In an ideal context, one would defend the drive step and jab step differently. If a player makes a hard drive step toward the basket, the defender must recover quickly; the likely best course of action is a hip turn and crossover step to catch up to the offensive player.
In an ideal context, one would defend the jab step by holding his or her ground or possibly jumping back slightly to maintain some space so the offensive player cannot get his or her body into the defender.
The two offensive moves present very different defensive answers (and there are other potential answers depending on one’s defensive philosophy). The problem is that from the defensive perspective, these are not two distinct moves; for instance, one defends a shot differently than a drive. When the offensive players lifts his foot to make a drive step or a jab step, the defender does not know which move he or she is making. If the player holds his or her ground, and it turns out to be a drive step, the offensive player will blow past the defender. However, if the player turns and crossover steps to recover, and the offensive player jabs, the defender will have conceded plenty of space.
When a coach teaches players to react differently to a jab step and to a drive step during isolated drills where the defender knows which move the offense is going to use, the coach is teaching to an ideal. The reality is that the defender will not know ahead of time which move the offensive player is making unless the offensive player has some big tells, like looking at his feet on a drive step and looking at the defender on a jab step. As players gain experience, and a feel for these positions, the defender should be able to anticipate the forthcoming move with some accuracy and make quicker decisions, allowing him or her to defend the two moves differently with a high degree of accuracy.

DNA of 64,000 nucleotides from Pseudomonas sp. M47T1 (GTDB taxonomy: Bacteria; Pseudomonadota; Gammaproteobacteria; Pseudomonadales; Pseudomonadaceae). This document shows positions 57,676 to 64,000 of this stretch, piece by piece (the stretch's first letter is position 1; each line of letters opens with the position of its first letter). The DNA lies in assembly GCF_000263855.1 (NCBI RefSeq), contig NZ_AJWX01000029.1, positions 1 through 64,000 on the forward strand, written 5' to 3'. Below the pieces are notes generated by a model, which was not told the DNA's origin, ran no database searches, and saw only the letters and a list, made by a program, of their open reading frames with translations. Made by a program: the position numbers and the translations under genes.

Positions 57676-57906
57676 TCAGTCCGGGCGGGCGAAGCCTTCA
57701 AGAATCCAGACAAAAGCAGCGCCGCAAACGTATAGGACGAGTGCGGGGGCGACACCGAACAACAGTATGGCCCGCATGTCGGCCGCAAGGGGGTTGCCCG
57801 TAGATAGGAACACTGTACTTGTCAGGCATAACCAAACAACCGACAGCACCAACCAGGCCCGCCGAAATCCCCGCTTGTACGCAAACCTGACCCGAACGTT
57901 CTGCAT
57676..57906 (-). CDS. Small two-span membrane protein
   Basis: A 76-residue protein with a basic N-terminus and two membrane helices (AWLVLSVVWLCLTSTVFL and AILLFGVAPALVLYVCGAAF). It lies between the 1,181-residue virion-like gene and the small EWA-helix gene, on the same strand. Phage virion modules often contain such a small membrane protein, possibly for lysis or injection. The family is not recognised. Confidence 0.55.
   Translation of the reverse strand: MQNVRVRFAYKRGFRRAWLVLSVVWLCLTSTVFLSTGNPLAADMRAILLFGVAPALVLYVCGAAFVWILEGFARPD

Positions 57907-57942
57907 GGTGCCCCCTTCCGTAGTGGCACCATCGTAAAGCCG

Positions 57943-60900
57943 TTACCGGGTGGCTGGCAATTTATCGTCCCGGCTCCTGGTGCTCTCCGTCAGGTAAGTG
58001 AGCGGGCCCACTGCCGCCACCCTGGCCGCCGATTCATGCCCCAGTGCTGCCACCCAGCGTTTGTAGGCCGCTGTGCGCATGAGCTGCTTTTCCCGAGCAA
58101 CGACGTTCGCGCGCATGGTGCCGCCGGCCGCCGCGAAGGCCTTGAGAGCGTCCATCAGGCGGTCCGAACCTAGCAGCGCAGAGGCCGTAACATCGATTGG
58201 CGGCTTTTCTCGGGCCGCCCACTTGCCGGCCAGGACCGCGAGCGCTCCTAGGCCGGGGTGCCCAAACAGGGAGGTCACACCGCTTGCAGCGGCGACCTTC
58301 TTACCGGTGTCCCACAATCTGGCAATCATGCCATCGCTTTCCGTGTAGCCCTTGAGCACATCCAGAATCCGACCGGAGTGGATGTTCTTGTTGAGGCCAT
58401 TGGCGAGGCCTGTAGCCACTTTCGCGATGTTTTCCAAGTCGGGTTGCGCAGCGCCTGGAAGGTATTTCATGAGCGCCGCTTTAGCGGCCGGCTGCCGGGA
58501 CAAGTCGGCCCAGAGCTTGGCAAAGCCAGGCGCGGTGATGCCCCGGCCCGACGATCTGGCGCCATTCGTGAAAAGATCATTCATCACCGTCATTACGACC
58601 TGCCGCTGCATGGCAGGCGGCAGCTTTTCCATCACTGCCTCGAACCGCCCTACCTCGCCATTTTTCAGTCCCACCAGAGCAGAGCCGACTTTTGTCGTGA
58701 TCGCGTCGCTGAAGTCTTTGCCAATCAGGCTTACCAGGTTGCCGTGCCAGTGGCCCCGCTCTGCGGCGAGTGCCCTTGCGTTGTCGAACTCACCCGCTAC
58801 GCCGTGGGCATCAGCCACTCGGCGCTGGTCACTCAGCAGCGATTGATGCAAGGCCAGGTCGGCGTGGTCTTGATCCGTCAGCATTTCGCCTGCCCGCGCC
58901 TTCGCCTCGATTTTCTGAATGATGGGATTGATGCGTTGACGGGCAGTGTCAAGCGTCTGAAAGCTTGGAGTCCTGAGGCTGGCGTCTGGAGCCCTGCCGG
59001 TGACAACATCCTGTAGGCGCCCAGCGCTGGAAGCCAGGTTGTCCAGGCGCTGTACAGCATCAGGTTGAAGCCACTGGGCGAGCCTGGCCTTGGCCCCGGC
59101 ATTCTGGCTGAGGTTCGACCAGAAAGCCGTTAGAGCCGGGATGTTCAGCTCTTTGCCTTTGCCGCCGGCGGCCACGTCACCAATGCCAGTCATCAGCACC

However, with players who lack the ability to anticipate, one cannot defend the drive step and jab step differently. If defending differently, one has a 50/50 chance of being right; if the defender is wrong, he is beaten badly.
The better defensive strategy is to hedge one’s bet. Rather than defend one way or another, pick the middle ground. If the defender jumps backward and gives space on the offensive player’s movement, he may be susceptible to a jab-and-shoot. He may also not be in perfect position to stop the drive on the first step. However, by giving ground and remaining on balance, the player can read the move and adjust quickly. If it is a jab step, the player takes a small jump forward to close the distance and contest the shot. If it is a drive step, the player turns his hips and likely uses a crossover step to recover. By giving space on the movement, the defender cannot defend both moves perfectly; however, he or she remains in a position to defend both moves with some success.
This is just one example. There are many concepts or moves which coaches attempt to teach to an ideal. They see the world in back-and-white. There is one way to execute, and all other ways are wrong. I see the game as a dozen shades of grey; there is no one right-or-wrong solution, but many possible solutions depending on the specific situation. To prepare for these many possible solutions, players must practice in a varied environment, as opposed to a situation where the coach tells the offensive player exactly which move to use, and the defense knows ahead of time.
To develop better players, we need to move past the black-and-white mindset and realize that there are very few ideals in game competition. Rather than spending 90% of time working on one ideal (like the ideal pre-game lay-up), practice should be more varied to incorporate more of the possible situations that will arise in the game (lay-ups at 20 different angles, not just one). The varied environment will enhance transfer to the game environment and develop players with the cognitive flexibility to provide different solutions to different problems rather than trying to make one solution fit multiple problems. In a sense, this varied environment will reduce roboticism and enhance individual discovery and decision-making.